With just a handful of days before voting closes in California, Gov. Gavin Newsom can probably breathe a little easier: The latest polling suggests he’s poised to easily beat the Republican-led effort to recall him, a big change from this summer, when pollsters indicated that Californians were almost evenly split on the question.
A University of California, Berkeley, Institute of Governmental Studies poll released on Friday shows that 60 percent of likely voters opposed recalling Newsom in the September 14 election, compared with just 38 percent who supported doing so and fewer than 2 percent who hadn’t made up their minds. The poll, co-sponsored by the Los Angeles Times, was conducted between August 30 and September 6 and bolsters other recent polls that appear favorable to Newsom.
The shift in momentum comes after the governor’s team spent tens of millions of dollars on political ads and enlisted former President Barack Obama, Vice President Kamala Harris, Sens. Elizabeth Warren and Bernie Sanders, and other Democratic Party figures to campaign against the recall, which they’ve described as a dirty Republican attempt to void Newsom’s landslide election to office in 2018.
Forty-six candidates are running to replace the governor. As my colleague Lil Kalish has reported, they’re a motley crew including “a hog farmer, a sheriff, a self-described ‘Mandalorian warrior,’ a landlord slash YouTube influencer, a libertarian rapper, several actors, a university lecturer, a bail bondsman, a participant in the January 6 insurrection, and the front-runner, a right-wing radio host” named Larry Elder.
Six weeks ago, a poll by the UC Berkeley institute showed that the fight against Newsom might have a decent chance, with 47 percent of likely California voters indicating support for the recall; at the time, pollsters suggested that many Democrats in the state seemed indifferent toward the election, or more indifferent than Republicans.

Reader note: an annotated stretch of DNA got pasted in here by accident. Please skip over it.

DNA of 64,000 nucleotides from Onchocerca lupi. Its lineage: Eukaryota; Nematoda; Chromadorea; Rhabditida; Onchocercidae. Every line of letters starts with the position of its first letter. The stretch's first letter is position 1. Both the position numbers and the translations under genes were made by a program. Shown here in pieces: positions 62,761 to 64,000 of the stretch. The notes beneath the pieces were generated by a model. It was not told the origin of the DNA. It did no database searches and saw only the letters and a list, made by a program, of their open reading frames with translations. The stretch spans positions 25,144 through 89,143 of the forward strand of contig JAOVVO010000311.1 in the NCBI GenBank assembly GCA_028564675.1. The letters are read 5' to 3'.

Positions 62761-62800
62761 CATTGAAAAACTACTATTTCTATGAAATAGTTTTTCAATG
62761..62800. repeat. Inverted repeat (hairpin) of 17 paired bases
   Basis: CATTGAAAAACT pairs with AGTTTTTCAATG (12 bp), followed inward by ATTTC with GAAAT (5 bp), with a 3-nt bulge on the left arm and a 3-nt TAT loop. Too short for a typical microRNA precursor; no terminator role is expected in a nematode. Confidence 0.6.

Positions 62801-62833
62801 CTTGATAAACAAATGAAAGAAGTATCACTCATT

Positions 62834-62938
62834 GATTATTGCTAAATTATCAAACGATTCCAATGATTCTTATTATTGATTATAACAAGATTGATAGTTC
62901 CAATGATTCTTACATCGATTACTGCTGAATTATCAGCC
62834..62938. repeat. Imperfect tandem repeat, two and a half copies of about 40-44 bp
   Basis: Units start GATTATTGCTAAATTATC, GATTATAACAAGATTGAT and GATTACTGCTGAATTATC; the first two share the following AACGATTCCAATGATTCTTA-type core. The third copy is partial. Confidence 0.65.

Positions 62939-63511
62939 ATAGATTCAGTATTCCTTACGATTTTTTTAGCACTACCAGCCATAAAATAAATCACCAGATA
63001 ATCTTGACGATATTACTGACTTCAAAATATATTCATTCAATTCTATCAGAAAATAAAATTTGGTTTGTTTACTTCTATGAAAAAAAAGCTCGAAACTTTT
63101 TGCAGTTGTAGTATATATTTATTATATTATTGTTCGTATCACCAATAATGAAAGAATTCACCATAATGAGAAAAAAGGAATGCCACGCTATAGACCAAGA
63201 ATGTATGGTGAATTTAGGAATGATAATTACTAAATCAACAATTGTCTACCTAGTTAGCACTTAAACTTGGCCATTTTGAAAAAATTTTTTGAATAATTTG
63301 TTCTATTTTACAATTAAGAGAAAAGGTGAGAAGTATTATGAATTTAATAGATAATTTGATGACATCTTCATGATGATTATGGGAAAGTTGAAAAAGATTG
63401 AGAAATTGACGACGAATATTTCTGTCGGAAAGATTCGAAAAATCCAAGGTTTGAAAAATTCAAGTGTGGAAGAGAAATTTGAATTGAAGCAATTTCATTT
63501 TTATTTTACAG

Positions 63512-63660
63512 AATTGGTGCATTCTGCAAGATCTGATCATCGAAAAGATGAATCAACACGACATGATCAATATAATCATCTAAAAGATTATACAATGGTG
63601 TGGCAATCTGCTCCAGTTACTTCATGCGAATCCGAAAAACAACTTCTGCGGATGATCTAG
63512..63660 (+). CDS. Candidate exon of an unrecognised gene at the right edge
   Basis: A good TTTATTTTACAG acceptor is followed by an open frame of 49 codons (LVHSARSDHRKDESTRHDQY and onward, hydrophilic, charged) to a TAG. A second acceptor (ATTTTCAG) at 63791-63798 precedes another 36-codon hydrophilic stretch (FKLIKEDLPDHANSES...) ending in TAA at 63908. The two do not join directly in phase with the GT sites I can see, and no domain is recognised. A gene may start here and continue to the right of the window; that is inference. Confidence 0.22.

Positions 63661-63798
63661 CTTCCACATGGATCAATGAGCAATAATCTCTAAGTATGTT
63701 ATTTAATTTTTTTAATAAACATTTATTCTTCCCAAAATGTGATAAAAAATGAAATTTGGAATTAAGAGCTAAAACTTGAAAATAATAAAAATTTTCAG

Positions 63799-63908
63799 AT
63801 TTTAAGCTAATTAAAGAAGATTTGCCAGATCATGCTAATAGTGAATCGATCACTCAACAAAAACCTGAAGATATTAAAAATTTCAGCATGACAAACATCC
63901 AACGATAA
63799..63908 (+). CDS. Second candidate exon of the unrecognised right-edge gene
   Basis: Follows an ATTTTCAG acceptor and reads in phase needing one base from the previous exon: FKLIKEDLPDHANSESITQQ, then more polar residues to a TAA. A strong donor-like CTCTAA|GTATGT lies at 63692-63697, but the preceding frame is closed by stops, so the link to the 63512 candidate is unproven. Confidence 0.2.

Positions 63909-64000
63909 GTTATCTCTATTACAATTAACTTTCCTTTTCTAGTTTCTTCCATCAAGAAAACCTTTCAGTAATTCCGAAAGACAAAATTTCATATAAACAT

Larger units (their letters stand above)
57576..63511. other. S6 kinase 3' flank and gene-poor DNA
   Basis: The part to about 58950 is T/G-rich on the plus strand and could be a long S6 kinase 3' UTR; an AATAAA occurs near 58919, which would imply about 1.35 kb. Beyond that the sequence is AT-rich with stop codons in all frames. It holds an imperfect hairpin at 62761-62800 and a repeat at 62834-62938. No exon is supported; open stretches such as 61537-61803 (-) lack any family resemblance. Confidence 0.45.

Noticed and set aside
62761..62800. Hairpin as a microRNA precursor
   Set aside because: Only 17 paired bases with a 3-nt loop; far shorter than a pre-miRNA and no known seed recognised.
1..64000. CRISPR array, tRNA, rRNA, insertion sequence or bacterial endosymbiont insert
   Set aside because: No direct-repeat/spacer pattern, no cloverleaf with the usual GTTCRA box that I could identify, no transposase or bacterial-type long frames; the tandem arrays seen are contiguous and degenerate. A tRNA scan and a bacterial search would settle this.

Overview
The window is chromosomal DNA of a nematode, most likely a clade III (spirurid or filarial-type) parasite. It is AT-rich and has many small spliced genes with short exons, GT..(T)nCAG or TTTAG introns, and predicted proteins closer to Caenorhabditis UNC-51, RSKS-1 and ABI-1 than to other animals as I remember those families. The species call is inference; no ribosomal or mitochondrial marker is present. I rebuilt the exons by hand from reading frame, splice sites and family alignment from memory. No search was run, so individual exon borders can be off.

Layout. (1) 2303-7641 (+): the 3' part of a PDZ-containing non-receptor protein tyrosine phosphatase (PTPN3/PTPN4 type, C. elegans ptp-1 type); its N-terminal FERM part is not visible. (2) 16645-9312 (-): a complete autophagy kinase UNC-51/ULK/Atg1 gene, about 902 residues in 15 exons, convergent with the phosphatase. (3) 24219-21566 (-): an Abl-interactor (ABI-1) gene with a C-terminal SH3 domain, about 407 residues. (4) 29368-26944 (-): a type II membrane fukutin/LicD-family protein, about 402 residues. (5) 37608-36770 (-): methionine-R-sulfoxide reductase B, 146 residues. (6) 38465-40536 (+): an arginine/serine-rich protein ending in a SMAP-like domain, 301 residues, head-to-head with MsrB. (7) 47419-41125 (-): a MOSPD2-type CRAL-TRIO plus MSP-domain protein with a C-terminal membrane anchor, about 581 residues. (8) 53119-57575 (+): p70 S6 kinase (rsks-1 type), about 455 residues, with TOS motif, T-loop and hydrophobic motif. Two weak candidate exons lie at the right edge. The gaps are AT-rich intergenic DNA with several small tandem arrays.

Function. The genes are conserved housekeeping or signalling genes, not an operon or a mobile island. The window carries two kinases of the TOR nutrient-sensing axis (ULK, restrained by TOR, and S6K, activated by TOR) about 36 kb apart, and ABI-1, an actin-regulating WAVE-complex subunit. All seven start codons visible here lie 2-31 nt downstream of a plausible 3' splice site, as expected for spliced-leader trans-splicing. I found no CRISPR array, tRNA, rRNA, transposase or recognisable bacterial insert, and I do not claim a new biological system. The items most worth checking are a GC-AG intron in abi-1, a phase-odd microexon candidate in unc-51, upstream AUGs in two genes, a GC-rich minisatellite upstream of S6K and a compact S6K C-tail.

But since then, Newsom’s campaign has made inroads with his base by focusing criticism on the front-runner, conservative talk-show host Elder, a longtime Trump supporter who opposes the minimum wage and abortion rights and has vowed to quickly repeal all mask and vaccine mandates in California. Elder also has a record of misogynistic and racist comments, as my colleague Kalish reported. “Women know less than men about political issues, economics and current events,” he wrote in 2000. Earlier this year, he argued that “George Floyd might be alive had former President Barack Obama not, for eight years, consistently played the anti-cop race card.”
In recent weeks, Newsom has hammered home the public health consequences of supporting Elder, given his opposition to vaccine mandates. “Look at what’s going on across this country. Look at states that don’t believe in science,” Newsom said at a rally in the San Francisco Bay Area on Wednesday, according to the Los Angeles Times. “This election is a choice about life and death.”
The strategy seems to be working for the governor. “When he was able to focus in on one candidate, one opponent, his numbers started to improve,” Dave Gilliard, a strategist leading the effort to recall the Newsom, told the Times when asked about the latest polling.
Of course, the polls could be wrong, or they could change. Newsom’s opponents are more likely than his supporters to cast their ballots in person on Election Day, according to political data researchers cited by the Times. But many more Californians have mailed in their ballots, especially Democrats, who outnumber registered Republicans in the state nearly 2 to 1. And Newsom was elected by a big margin, almost 24 percentage points, back in 2018.
As Republicans appear to lose momentum in the race, some are planting seeds to dismiss a Newsom victory next week as a hoax, much as Donald Trump did after the 2020 presidential election. “They’re gonna cheat, we know that,” Elder said at a campaign event Wednesday, pledging to file lawsuits. In a Newsmax television interview a day earlier, Trump was equally blunt. “So I predict it’s a rigged election,” he said of the recall. “Let’s see how it turns out.”